About Son of Man

Saturday, November 25, 2006

Esau and Emily Dickinson

If you don't feel like reading the whole thing, just skim some of the middle parts but read the last few sentences.
I recently found some neat applications to the story of Esau.

We all know that Esau's rejection of the birthright (Gen 25:27-34) has deeper implications which reveal his heart towards God. In Hebrews (12:16), he is called "a godless person." When he is denied the final blessing from his father (Gen 27:30-), he angrily remembers the birthright fiasco, blames it on Jacob, and desperately demands a further blessing. These actions are a picture of what John MacArthur, in his NASB Study Bible, calls "a desire for God's blessings with no desire for God." He wants God's blessings but not God.

In an essay about Emily Dickinson and her work, John Pickard wrote: "she rejected all that made man insignificant and helpless before the crushing force of God." My heart breaks when God's sovereign grace is interpreted this way. We have infinte value and worth, but not in ourselves, it is Christ and the vicariousness of his substitutionary death.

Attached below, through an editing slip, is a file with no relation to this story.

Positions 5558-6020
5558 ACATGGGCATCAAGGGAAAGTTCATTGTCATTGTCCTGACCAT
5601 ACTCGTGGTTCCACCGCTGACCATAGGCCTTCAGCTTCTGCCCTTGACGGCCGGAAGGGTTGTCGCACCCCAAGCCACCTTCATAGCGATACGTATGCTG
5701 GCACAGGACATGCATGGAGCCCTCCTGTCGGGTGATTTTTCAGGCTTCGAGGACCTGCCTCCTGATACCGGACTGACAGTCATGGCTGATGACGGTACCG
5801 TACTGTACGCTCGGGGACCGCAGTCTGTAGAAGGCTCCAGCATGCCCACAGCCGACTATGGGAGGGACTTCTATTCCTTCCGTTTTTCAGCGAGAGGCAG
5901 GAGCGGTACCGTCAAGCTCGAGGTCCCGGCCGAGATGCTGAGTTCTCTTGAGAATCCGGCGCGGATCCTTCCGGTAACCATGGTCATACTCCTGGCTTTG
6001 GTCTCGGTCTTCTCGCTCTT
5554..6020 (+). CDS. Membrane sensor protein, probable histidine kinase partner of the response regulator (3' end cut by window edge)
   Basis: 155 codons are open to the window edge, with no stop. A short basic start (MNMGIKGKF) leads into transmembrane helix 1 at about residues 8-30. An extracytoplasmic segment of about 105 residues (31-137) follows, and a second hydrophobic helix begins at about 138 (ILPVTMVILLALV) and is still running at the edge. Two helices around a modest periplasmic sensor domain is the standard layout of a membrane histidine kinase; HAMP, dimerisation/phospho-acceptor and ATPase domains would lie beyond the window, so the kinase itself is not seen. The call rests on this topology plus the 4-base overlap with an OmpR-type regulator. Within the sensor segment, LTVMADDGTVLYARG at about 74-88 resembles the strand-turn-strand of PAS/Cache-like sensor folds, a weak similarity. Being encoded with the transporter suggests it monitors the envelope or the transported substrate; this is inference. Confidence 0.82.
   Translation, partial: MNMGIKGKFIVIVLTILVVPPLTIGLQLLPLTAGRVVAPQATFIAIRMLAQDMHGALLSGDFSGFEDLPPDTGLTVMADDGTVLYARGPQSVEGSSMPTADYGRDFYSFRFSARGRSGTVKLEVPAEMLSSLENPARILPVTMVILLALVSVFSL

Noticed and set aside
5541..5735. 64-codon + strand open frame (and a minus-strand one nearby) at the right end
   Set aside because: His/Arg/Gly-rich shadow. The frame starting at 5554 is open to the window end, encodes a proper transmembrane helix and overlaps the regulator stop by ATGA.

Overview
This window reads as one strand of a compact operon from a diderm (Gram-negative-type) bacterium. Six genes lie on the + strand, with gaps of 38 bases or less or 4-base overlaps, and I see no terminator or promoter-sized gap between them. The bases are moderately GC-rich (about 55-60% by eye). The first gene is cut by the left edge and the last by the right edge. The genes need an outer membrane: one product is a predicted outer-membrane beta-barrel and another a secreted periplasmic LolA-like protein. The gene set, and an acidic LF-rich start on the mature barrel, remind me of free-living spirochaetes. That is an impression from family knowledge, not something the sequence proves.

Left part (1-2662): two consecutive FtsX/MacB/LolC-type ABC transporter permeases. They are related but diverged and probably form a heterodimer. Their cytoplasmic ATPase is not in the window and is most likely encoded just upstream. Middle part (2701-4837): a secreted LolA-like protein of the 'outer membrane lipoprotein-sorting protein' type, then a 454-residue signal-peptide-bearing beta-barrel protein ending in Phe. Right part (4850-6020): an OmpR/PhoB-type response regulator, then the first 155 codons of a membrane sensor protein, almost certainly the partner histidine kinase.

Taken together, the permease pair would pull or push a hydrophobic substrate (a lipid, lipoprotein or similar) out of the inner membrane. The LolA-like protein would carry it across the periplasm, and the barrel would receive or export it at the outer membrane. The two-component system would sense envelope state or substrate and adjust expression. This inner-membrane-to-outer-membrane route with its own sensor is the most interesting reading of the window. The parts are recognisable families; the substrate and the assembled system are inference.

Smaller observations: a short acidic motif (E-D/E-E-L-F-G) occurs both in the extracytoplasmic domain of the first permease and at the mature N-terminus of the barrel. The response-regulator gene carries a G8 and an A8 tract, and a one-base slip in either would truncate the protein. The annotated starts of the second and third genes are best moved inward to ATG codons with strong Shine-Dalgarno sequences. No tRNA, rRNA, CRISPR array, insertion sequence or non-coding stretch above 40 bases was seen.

(God is not like Bell Express View's "pick what channels you want" package, or whatever. You know, old guys are always like, "I only like the discovery channel and the history channel." Blah blah blah. That's great.)

Liking God is hard because we like ourselves so much. Our pride is so great that we'll reject God because he makes us feel like we're not as important as he is. It hurts our feelings. Esau rejected God and favoured a bowl of stew. I love that, but only because it reminds me how childish it is to reject God on account my own pride. "No thanks God, if you're going to be all like that, you can keep heaven to yourself." "I didn't want to go to your stupid tea party anyway." "I'm having my own party, and God is not invited." Our parties always end up sucking. But it is the spite factor that we go for.

(By "we" and "I", I mean Humanity, not necessarily you, reader, or me.)

No Christian will spite God this way. We love him because he loves us.
I want to think of Esau the next time I feel a great temptation to sin. I want to see before me, the silliness of choosing stew over God's blessing. When we give into temptation, we grieve the spirit, don't we? Isn't the Spirit one of God's greatest gifts to us?


Blogger Kirsten said...

This is good.

9:10 PM  
Blogger ChenAngel said...

wow, this is so powerful...and definitely worth remembering in times of tempation

5:26 PM  

Post a Comment

<< Home